The top Republican in the Kansas Senate and the leading Democrat in the House are both calling on Gov. Sam Brownback’s administration to immediately raise pay for state prison workers.
Senate President Susan Wagle, R-Wichita, said Wednesday that Brownback should raise pay through executive action. A group of House Democrats led by House Minority Leader Jim Ward, D-Wichita, said Friday that the administration should increase pay by 10 percent.
Wagle did not specify how much pay should increase. But she said a budget bill would need to be passed during the regular session next year to backfill the money spent on pay raises. The Democrats have also said lawmakers could restore the funding during the session that begins in January.
Wagle said that unrest at El Dorado Correctional Facility this summer cannot be blamed solely on low salaries and a shortage of workers. She instead pointed to transfers of inmates into the prison and said the issues facing the prison can be resolved without a special session.
The Kansas Department of Corrections moved scores of inmates from Lansing Correctional Facility into El Dorado this spring.
"Anyone who has spent time with those who are incarcerated knows that disruptions can cause a great deal of unrest. Prisoners do not take well to changes in placement, especially when they are moved to a location where having family visits becomes difficult, if not impossible," Wagle said in a statement.
House Minority Leader Jim Ward, D-Wichita, said Wagle’s statement was as "close to an endorsement as you’re going to get" of the Democrats’ plan.
Harrison Hems, Wagle’s chief of staff, said Wagle’s statement was for “the same concept, but not necessarily pointing out that it needs to be 10 percent.”
“I think (we’re) kind of leaving that up to the governor and then secretary of corrections to figure out what is suitable for the pay increase,” he said.
While Wagle and House Democrats are calling for a pay raise through administrative action, Rep. J.R. Claeys, R-Salina, is seeking a special session. Lawmakers in both parties agree action is needed, Ward said.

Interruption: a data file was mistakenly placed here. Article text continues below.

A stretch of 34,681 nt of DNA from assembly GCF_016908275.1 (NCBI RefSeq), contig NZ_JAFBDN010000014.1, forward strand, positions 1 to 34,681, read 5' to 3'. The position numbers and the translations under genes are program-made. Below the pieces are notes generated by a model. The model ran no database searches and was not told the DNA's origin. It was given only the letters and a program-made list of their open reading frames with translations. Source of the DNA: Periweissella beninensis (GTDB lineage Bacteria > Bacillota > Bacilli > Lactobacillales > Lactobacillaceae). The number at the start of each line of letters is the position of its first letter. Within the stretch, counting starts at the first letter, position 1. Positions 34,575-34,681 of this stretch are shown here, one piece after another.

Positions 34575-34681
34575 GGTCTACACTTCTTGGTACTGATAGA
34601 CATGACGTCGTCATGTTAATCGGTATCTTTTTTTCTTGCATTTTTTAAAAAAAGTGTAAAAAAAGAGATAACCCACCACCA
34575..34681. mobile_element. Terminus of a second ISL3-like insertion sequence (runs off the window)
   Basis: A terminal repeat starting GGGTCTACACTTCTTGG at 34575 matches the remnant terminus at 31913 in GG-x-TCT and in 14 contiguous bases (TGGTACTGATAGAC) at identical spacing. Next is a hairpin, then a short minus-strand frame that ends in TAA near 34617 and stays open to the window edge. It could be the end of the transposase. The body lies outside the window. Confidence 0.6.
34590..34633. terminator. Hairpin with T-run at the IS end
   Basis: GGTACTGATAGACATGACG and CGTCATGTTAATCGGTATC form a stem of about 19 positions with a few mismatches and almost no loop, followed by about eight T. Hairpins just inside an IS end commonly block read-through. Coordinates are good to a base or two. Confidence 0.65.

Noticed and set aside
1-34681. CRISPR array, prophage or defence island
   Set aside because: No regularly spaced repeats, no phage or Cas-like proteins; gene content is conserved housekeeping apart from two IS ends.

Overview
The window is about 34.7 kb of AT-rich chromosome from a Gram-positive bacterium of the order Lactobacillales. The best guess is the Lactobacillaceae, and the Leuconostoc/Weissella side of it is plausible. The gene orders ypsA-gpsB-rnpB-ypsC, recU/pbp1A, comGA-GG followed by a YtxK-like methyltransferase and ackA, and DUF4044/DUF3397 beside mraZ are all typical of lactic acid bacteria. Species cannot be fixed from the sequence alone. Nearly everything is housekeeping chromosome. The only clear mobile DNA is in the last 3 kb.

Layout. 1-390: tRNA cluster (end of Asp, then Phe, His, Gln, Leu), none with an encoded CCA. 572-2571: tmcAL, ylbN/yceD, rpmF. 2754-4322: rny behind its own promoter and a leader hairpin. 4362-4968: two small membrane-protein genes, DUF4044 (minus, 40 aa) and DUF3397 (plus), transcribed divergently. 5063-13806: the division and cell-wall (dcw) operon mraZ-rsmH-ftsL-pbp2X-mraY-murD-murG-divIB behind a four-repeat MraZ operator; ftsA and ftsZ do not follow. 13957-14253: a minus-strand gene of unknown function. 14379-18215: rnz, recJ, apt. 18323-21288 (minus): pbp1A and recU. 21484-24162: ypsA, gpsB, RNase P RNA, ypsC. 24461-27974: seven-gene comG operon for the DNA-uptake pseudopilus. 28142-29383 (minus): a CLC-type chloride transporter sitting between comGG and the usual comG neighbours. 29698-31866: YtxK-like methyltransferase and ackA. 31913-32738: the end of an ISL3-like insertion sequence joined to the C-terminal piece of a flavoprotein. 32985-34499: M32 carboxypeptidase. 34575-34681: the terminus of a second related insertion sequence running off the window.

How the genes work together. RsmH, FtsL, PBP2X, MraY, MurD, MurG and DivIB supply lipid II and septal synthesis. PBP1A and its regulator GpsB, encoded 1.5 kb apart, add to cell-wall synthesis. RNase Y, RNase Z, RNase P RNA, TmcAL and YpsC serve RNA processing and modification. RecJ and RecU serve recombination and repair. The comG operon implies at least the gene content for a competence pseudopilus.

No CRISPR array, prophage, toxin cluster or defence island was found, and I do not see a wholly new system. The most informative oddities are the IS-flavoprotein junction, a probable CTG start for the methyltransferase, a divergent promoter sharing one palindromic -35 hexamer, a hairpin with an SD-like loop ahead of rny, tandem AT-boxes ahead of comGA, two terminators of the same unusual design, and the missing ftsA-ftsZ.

"That looks like, sounds like, bipartisan agreement on a problem," Ward said.
Wagle made her comments after visiting the prison at El Dorado. She said the chairwoman of the Senate’s budget committee, Sen. Carolyn McGinn, R-Sedgwick, had agreed to hold hearings on wages for correctional officers early next year.
A spokeswoman for Brownback thanked Wagle for her visit to the prison but did not say whether the governor would raise pay.
“The Governor’s Office is working with (Corrections) Secretary (Joe) Norwood to examine and evaluate various options to address challenges facing the Department of Corrections,” Melika Willoughby said in a statement.
El Dorado and Lansing are experiencing staff shortages. As of Aug. 1, El Dorado had 93 open positions; Lansing had 115.
KDOC has said it moved some inmates out of Lansing and into El Dorado this spring to help reduce the burden on staff. The agency has said it is attempting to balance the state’s maximum security inmate population among the three largest prisons: Lansing, El Dorado and Hutchinson Correctional Facility.
In recent months, El Dorado has experienced multiple incidents of inmate unrest. The most serious occurred on June 29, when prisoners refused to return to their cell blocks for several hours.
The inmate transfers took place as state officials hope to move forward on a project to rebuild the prison at Lansing. The state has solicited proposals from companies for the project and hopes to enter into a contract this fall.
Contributing: Hunter Woodall of The Kansas City Star